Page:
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Serious school advice

October 24th, 2010 at 03:30 pm


**Update**
Hubby and I just talked about all this again, and we have come to some agreements. We are starting to be on the same page. Let's hope the progress continues***

So, in two years, our baby will be starting kindergarten. We're faced with a dilemma. We live in the city school district, which frankly, is crap.

I did the math, and IF tuition did not increase (which it will ), we would be paying a minimum of $128,000 for 1-12 grades for two kids in the least expensive private school in our area.

It pains me, but I say moving to a good school district may be our best option. Love our house, but I keep running the numbers and none of them are good.

That tuition money -- I feel-- should be going into their college savings accounts, not for tuition.

We would have to pay more for an equivalent house in a decent school district, and we may even have a longer commute, both of which would suck, but I think in the long term it might keep us in better financial shape.

Also, when the kids are about high school age, we will have two aging parents -- one of whom lives 16 hours away-- and or be inheriting his parent's land, which has PROPERTY TAXES ALONE of $50,000 a year. That isn't a typo. They get senior citizen discounts that reduce that to about $20,000 a year, but we would not qualify for those.

Around that time, we will also have to begin paying for two college educations.

Hubby refuses to recognize that we have this potentially huge expense on the horizon. And he insists that he wants to keep the land.

I only bring this up because hubby and I were talking then arguing about it today. He says we'll be fine, even if we have to pay tuition, but I disagree.

Any of you had to move for schools? Is it worth it to just stay put?

11 Responses to “Serious school advice”

  1. Ima saver Says:

    I would seriously think about moving.

  2. Petunia Says:

    I haven't moved for schools. . . but I have discovered that if there is an issue looming in our future I have to work on DH for YEARS to get him to the point of readiness to deal with it. Painful, but there it is. You may be doing the same with school options and his parent's land.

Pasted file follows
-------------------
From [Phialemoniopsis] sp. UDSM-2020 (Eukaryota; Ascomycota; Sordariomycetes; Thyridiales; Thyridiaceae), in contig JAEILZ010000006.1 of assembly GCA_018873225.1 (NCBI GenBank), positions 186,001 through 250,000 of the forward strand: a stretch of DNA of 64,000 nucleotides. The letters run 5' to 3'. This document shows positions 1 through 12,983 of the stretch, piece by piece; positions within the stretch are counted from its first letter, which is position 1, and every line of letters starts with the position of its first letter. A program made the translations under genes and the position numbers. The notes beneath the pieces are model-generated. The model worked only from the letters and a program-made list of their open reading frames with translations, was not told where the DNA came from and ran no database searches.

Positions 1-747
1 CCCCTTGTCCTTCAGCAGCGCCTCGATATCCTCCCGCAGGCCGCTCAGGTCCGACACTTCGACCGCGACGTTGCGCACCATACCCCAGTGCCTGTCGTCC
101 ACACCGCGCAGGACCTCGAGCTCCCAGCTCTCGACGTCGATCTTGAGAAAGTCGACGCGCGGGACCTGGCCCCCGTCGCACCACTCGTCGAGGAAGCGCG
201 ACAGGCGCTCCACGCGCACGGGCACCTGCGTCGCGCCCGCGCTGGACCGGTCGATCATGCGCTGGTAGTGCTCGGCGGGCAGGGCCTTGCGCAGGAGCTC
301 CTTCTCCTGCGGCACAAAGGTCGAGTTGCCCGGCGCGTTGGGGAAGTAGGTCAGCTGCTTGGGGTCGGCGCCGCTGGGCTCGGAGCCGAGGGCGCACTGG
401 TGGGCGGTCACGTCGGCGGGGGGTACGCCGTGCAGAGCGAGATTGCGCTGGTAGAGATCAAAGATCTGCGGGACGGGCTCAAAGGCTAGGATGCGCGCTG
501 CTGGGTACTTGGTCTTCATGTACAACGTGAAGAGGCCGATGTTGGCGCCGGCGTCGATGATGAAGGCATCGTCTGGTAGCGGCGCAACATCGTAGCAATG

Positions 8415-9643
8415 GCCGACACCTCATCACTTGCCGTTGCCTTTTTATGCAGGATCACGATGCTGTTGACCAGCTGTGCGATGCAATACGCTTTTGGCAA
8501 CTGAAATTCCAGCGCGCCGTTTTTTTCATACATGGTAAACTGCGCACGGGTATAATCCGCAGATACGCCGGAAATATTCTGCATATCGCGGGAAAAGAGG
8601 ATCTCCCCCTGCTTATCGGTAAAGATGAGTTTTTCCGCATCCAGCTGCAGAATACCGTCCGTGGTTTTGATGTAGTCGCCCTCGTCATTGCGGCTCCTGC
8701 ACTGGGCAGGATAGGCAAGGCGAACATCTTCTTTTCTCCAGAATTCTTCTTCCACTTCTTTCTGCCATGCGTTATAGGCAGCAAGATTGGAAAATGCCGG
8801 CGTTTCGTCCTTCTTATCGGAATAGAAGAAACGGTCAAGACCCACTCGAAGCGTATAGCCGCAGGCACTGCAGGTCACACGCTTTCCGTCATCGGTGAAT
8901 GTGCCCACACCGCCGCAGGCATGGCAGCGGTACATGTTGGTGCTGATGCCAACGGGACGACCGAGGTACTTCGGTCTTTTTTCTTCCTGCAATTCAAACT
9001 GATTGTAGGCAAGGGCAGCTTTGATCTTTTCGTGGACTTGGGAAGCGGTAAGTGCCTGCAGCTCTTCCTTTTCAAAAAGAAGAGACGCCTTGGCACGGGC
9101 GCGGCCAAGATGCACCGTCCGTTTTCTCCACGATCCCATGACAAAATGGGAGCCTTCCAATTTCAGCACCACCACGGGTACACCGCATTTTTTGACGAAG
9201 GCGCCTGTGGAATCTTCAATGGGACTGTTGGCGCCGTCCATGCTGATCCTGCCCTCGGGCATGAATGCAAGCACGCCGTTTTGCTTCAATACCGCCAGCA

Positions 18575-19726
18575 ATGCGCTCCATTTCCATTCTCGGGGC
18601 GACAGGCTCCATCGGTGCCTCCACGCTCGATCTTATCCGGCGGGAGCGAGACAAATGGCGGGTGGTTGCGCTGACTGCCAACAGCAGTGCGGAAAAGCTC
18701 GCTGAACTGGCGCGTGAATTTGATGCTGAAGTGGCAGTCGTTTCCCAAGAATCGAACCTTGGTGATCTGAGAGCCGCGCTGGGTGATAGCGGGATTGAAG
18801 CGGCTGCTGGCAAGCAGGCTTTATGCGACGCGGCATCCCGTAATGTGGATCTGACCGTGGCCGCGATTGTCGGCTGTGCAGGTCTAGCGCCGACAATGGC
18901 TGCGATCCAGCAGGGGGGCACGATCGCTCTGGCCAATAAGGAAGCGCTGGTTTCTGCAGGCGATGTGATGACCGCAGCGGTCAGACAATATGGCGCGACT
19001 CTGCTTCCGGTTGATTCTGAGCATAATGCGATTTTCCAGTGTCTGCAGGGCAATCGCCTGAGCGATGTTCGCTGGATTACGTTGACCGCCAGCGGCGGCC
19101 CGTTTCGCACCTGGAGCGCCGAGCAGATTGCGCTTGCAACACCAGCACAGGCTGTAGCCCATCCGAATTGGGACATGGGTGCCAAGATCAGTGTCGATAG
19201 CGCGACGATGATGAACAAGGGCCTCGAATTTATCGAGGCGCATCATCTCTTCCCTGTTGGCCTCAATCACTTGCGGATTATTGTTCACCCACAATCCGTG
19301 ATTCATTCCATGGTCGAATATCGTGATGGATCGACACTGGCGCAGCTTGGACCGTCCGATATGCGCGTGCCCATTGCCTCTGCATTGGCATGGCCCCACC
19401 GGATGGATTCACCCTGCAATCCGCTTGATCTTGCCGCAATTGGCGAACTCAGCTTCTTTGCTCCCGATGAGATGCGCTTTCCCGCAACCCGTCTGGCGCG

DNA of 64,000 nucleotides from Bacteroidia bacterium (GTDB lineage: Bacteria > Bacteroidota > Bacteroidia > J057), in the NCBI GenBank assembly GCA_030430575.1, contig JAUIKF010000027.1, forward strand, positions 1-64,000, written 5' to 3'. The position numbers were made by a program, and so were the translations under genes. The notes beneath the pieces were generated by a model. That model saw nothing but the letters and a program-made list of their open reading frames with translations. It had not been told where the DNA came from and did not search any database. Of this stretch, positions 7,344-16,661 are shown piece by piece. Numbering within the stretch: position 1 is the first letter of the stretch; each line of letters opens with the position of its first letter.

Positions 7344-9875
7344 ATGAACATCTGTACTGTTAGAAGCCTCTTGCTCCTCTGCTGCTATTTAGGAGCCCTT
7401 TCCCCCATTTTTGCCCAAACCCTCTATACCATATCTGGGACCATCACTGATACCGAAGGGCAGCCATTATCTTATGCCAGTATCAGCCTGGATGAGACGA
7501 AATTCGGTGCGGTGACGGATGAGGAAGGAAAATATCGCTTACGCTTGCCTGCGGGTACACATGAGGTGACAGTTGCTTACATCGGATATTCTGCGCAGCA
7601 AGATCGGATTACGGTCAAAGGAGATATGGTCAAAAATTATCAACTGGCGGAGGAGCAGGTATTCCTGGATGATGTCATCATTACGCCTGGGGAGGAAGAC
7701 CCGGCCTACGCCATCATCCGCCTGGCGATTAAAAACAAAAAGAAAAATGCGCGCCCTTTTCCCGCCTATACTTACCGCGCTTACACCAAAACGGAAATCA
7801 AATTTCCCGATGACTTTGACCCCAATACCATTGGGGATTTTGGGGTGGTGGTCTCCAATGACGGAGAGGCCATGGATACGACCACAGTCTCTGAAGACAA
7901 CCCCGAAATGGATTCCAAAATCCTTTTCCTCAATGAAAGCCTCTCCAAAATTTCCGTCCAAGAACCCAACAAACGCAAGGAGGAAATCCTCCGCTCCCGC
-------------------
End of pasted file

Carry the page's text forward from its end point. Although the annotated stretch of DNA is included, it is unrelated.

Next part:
3. ThriftoRama Says:

    I just want to make sure we stay on good financial footing given the obligations we are facing.

  4. crazyliblady Says:

    Have you considered homeschooling?

  5. ThriftoRama Says:

    I don't believe in homeschooling. No offense to anyone, but it's just not for us.

  6. baselle Says:

    I'd think about moving also. Are the schools crap beginning in kindergarten, do they turn into crap in later grades?

  7. MonkeyMama Says:

    Personally, I wouldn't move for a school. For one, rumors are often untrue. Have you really spent any time in these schools? Do you really know what they are like? Most people I know judge schools and move based on test scores and rumors. (& the rumors tend to be a little ridiculous). Secondly, if you live in a large metro area, there are probably tens if not hundreds of other options. Charter schools or ways to get into other districts, etc., etc. What I would do now is start talking to other parents and hearing what less expensive options are out there.

    If you live in the middle of nowhere and don't have any other options, so be it.

    I think a lot of my feelings come from going to an excellent public high school with a horrible reputation. I mean I remember my parents' friends refused to send their kids because of all the "gangs." Pffft. Rolleyes On the flip side, I have a friend of very meager means who sends her kids to all the best schools around. She just knows what her options are. She may have waited on a waitlist a year or 2, but got her kids into the schools she wanted to. Between that and the charter schools in our own district, I can see there are a lot of options available to those who look.